Back in the day, the idea of sandwiching Japanese food between bread was mostly unheard of, limited only to a fusion food known as the yakisoba dog, which contains fried soba noodles instead of a sausage.
These days, however, you can find a wide range of fusion foods that combine traditional meals with bread — just the other week, our reporter Mr Sato attended the annual Ikebukuro Bread Festival, where he came across brow-raising burgers filled with katsudon (fried pork cutlet rice bowl), oyakodon (chicken and egg rice bowl) and even unadon (eel rice bowl).
One thing he didn’t see at the festival was a Tempura Soba Burger, so when he heard there was a place in Tokyo’s Asakusa that sold them, he immediately headed over there to try them out.
▼ The place that sells them is called “Tsukumo Sandwich“, which is written in Japanese above the words “Super Size Sandwich” in English.
As the name suggests, this joint specialises in sandwiches, and when Mr Sato visited, they were even selling a collection of fruit sandwiches, in collaboration with Tochigi Prefecture’s “Eat Me Sandwich.”
Tearing his eyes away from the creamy, colorful fruit sandwiches, Mr Sato found what he’d come here for — the Tempura Soba Sandwich, which was advertised with the words “世界初?” (sekaihatsu), which translates to “World’s first?”
Having never tried it or even seen it before, Mr Sato surmised that the Tempura Soba Sandwich may very well be a world-first, but he was also curious about the sandwich next to it, which contains young pickled ginger from famous Japanese company Iwashita New Ginger.
▼ So he ordered both, with an iced coffee on the side.
Mr Sato could hardly contain his excitement at trying two sandwiches he’d never tried before, and he decided to start with the pickled ginger one.
▼ The pink ginger was visible straight away, nestled above a mound of grilled pork and beneath some fresh greens.
Taking a big bite out of the sandwich, he was swept up in the perfect harmony of pork and ginger, with the crunchy pickled ginger accentuating both the texture and the flavor of the meat. The spicy root also helped to cut through the oiliness, lifting the flavor profile to create a refreshing finish.
Impressed by the freshness and quality of the first sandwich, Mr Sato had high hopes for the star of today’s meal, the Tempura Soba Sandwich.
This one was immediately impactful, with noodles, prawn tempura, and kakiage (vegetable fritter) all presenting themselves proudly without shame, as if they were meant to be cocooned in a bun all along.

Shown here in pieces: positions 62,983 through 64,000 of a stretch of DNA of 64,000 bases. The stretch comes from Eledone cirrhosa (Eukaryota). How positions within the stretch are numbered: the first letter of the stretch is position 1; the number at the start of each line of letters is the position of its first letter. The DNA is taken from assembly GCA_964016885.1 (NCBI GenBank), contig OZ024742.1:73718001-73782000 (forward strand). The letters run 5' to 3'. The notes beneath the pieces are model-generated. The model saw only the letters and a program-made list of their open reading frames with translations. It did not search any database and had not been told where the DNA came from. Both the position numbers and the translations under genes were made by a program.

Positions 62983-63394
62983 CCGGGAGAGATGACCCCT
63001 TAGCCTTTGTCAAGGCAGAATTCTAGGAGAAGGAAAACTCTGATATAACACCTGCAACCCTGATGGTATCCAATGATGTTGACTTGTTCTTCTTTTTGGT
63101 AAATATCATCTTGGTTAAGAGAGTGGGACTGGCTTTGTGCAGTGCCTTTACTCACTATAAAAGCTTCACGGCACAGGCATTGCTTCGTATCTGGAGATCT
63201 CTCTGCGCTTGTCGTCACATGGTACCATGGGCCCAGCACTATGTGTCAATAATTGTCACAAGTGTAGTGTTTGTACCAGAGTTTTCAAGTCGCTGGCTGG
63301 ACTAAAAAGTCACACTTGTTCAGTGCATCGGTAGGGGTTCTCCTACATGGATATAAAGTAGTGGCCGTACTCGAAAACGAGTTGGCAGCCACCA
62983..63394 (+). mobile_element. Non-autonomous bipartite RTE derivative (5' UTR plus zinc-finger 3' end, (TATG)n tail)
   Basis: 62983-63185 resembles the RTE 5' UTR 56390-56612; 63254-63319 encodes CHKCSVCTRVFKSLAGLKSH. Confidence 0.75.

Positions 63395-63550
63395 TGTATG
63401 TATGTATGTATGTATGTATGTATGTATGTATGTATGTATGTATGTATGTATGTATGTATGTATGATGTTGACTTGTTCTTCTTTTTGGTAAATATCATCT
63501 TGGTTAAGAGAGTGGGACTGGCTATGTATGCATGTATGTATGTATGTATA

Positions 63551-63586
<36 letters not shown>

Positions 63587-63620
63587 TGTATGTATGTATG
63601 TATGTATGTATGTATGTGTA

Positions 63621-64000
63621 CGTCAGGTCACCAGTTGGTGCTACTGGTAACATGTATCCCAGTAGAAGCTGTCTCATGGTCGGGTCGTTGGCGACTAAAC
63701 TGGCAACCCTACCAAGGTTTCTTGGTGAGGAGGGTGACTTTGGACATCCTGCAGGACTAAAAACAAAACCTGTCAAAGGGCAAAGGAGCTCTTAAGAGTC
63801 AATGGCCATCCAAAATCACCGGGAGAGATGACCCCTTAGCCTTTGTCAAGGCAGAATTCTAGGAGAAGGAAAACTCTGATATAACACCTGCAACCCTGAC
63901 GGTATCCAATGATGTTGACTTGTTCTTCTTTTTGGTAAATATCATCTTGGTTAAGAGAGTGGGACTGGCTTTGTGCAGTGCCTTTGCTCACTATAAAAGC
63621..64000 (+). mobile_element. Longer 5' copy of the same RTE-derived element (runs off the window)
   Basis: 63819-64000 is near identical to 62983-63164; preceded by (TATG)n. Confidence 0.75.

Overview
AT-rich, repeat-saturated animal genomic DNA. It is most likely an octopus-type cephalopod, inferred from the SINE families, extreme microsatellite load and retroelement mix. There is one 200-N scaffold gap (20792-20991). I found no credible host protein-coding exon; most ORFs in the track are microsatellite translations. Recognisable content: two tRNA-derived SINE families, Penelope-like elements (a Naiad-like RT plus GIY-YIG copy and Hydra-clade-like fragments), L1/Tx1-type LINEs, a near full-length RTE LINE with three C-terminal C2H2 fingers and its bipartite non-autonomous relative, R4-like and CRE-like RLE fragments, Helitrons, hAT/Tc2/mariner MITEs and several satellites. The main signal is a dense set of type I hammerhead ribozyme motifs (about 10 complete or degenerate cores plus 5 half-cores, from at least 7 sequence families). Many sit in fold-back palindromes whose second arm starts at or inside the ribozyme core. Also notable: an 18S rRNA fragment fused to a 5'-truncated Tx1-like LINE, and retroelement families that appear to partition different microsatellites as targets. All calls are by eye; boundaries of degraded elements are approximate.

▼ Peering closer, Mr Sato spotted some green shallots and shichimi pepper hitching a ride inside.
Taking a big bite, Mr Sato immediately realised that resistance would be futile. He kind of wanted to avoid being seduced by the burger’s charms, but now that he was in the thick of it, he fell head over heels in love with the unified harmony between bread, soba and tempura. All three were unlikely bedfellows, but somehow they blended together seamlessly here to create a fantastic burger.
Unlike other unusual fusion finds, nothing felt out of place here. Even the crunch of the tempura was a welcome surprise, and rather than stand out, the bread worked well to bring everything together beautifully.
The sandwich was so good that when he finished it, he asked the staff how they came up with such a creation. They told him there was a lot of trial and error during the development stage, and they even sought out the perfect bread to match the texture of the soba, which this one does perfectly.
Then, as he was leaving, he discovered that the company behind this sandwich joint is U.Rakata, which is headed by Kenichiro Usui, the former president of fried pork cutlet restaurant chain Katsuya.
Mr Sato had sensed a level of skill and expertise in the sandwiches when he ate them, so it was no surprise that a professional with experience at Katsuya had been involved in their making. After all, Katsuya is known for pushing the culinary envelope in wonderful ways, having previously seduced us with their Full Power Egg and Bacon and Sauce Katsudon for breakfast.
Tsukumo Sandwich / ツクモサンドイッチ
Address: Tokyo-to, Taito-ku, Nishi-Asakusa 2-14-16
Hours: 11 a.m. – 9 p.m.
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